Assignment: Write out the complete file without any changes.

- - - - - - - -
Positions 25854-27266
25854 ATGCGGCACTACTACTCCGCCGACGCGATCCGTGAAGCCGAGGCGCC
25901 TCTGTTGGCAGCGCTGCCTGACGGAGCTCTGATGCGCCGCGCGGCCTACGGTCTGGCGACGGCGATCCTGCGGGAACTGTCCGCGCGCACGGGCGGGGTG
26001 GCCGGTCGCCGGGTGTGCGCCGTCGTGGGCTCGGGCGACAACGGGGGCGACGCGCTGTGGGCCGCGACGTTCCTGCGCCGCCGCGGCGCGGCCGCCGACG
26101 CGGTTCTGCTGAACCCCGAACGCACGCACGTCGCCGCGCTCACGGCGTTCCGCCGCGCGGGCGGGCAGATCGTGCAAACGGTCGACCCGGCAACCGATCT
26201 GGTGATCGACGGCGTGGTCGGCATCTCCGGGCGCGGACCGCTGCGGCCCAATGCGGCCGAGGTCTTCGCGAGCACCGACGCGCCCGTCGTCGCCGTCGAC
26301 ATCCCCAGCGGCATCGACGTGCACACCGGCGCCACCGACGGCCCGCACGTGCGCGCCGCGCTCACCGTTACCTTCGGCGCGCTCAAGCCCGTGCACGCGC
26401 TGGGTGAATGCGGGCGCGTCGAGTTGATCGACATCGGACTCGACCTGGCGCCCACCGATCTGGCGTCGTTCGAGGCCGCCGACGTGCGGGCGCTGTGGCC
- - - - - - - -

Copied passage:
Positions 25854-27266
25854 ATGCGGCACTACTACTCCGCCGACGCGATCCGTGAAGCCGAGGCGCC
25901 TCTGTTGGCAGCGCTGCCTGACGGAGCTCTGATGCGCCGCGCGGCCTACGGTCTGGCGACGGCGATCCTGCGGGAACTGTCCGCGCGCACGGGCGGGGTG
26001 GCCGGTCGCCGGGTGTGCGCCGTCGTGGGCTCGGGCGACAACGGGGGCGACGCGCTGTGGGCCGCGACGTTCCTGCGCCGCCGCGGCGCGGCCGCCGACG
26101 CGGTTCTGCTGAACCCCGAACGCACGCACGTCGCCGCGCTCACGGCGTTCCGCCGCGCGGGCGGGCAGATCGTGCAAACGGTCGACCCGGCAACCGATCT
26201 GGTGATCGACGGCGTGGTCGGCATCTCCGGGCGCGGACCGCTGCGGCCCAATGCGGCCGAGGTCTTCGCGAGCACCGACGCGCCCGTCGTCGCCGTCGAC
26301 ATCCCCAGCGGCATCGACGTGCACACCGGCGCCACCGACGGCCCGCACGTGCGCGCCGCGCTCACCGTTACCTTCGGCGCGCTCAAGCCCGTGCACGCGC
26401 TGGGTGAATGCGGGCGCGTCGAGTTGATCGACATCGGACTCGACCTGGCGCCCACCGATCTGGCGTCGTTCGAGGCCGCCGACGTGCGGGCGCTGTGGCC